Soham Grammarians - Mr AE 'Punch' Lawrance
MSc (Nottingham) BSc (Lond)

SGS Mathematics 1952-64
Warden SVC 1972-84, died 1 October 1989

Soham Grammarian, Autumn 1952

Three other acquisitions made this term are Mr AE Lawrence [sic], Mr G Phythian and Mr AF Pusey. These new members of the Staff have been cordially received and from the general opinions heard, it seems to be a unanimous desire that they should stay in our midst for many years.

Soham Grammarian, Summer 1964

Mr Lawrance, under whose leadership the Mathematics Department has won great academic distinction and an enviable reputation for modern methods, leaves Soham for a similar post at the Cambridge Grammar School for Boys.

During his twelve years at Soham, Mr Lawrance has brought his great energy and organising ability to bear on such varied activities as careers, school visits, GCE administration, and the Parents' Association; he has also been a meticulous time-keeper on Sports Day and auditor of the School Accounts.

It is fitting that his last term at Soham sees him holding the purse-strings for the Summer Fair.

Punch/Bert, back at the 1968 Summer Fair
source: Haslam

From the School photos (AEL was not in the 1956 school photo):

from the 1954 School photo

from the 1960 School photo


By Claire Brown
July 1984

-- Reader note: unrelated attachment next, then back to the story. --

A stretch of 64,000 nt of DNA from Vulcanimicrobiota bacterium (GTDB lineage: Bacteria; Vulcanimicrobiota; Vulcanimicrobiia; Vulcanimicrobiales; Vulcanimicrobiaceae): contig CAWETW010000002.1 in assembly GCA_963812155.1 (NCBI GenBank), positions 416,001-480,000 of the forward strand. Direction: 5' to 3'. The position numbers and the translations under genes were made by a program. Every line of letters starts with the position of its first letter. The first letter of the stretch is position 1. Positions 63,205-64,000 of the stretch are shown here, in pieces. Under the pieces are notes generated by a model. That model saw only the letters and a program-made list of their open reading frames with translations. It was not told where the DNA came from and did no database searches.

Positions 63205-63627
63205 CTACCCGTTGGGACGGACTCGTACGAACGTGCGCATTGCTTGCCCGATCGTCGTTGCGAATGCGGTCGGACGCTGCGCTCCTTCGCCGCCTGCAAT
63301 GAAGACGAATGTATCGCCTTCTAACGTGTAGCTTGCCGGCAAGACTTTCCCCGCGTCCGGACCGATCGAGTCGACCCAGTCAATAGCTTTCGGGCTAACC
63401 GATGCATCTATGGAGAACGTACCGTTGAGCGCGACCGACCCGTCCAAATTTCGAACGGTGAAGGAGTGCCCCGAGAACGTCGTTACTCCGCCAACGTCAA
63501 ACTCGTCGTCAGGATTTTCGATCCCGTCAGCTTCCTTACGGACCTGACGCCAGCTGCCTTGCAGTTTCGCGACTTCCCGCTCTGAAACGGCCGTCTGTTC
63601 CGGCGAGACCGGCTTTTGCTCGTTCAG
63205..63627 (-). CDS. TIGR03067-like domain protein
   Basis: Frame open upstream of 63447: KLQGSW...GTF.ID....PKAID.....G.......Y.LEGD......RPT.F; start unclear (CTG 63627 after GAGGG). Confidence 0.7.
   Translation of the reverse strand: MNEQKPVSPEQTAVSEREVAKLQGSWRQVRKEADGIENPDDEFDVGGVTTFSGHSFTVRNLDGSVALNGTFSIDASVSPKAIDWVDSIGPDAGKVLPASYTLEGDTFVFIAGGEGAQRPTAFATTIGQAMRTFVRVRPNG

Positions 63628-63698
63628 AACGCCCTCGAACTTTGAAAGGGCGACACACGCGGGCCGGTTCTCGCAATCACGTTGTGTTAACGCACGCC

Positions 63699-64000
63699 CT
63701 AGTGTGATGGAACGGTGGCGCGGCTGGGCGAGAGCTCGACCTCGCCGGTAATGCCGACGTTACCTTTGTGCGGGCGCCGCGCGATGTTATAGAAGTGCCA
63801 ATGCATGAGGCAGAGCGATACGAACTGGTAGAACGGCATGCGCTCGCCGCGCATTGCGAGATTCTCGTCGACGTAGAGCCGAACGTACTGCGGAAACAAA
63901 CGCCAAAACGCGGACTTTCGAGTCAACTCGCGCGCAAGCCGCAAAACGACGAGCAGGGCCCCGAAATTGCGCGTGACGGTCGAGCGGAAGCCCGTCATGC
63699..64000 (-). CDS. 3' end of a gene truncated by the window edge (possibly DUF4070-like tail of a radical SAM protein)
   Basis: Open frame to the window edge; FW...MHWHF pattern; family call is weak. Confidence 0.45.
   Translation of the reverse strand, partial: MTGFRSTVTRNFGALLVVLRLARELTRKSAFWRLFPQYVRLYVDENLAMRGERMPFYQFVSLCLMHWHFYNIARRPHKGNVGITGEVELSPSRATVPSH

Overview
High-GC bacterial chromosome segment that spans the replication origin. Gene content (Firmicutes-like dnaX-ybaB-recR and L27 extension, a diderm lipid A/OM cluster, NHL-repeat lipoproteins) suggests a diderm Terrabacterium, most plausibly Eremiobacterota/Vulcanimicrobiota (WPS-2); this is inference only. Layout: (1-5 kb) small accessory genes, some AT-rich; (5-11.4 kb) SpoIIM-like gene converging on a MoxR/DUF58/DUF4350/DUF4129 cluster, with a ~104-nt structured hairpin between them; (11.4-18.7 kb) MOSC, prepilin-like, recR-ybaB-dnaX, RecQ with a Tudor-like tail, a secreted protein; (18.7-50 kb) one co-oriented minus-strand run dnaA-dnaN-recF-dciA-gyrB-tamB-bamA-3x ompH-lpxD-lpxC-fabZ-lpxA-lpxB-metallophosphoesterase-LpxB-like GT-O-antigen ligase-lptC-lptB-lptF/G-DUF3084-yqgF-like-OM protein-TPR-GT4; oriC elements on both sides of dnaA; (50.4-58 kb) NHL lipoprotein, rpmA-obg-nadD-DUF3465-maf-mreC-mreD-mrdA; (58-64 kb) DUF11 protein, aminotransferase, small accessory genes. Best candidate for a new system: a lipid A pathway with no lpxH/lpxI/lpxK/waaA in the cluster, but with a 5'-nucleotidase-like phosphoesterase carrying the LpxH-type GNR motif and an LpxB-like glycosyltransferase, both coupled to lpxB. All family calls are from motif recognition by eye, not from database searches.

(source not given on cutting, provided by Mrs June Lawrance Aug 2005)

Two well-known headmasters retire from Soham schools at the end of the summer term tomorrow.
Mr Albert Lawrance says goodbye to the Village College after 14 years as Warden, and Head of the Shade Junior School, Mr Basil Field leaves after 11 years.

Mr Field, who is 58, will retire to his home at 34 St Andrew's Way, Ely. His wife, Barbara, was an assistant at the city's Palace School for the handicapped until its closure last year. Mr Field was educated at Bradford Grammar School and entered teaching 35 years ago. The couple have two married daughters.

Retirement for Mr Lawrance marks the end of an era spanning over 30 years in teaching. Although his decision to leave the village college at the age of 55 follows a period of illness, he says his health was not the major factor governing his decision.

"I made the decision not because I have been ill, but because I was ill and it gave me time to think and I felt there were still so many things I wanted to do."

"The warden's post is a very demanding job. You cannot do it in seven or eight hours a day, as you might in an ordinary school. I have been teaching 15 periods of maths a week as well as running the college."

"My style has been one of involvement in everything, I like to be involved in everything at every level - it is bad perhaps, but it is my style. My work has been my life."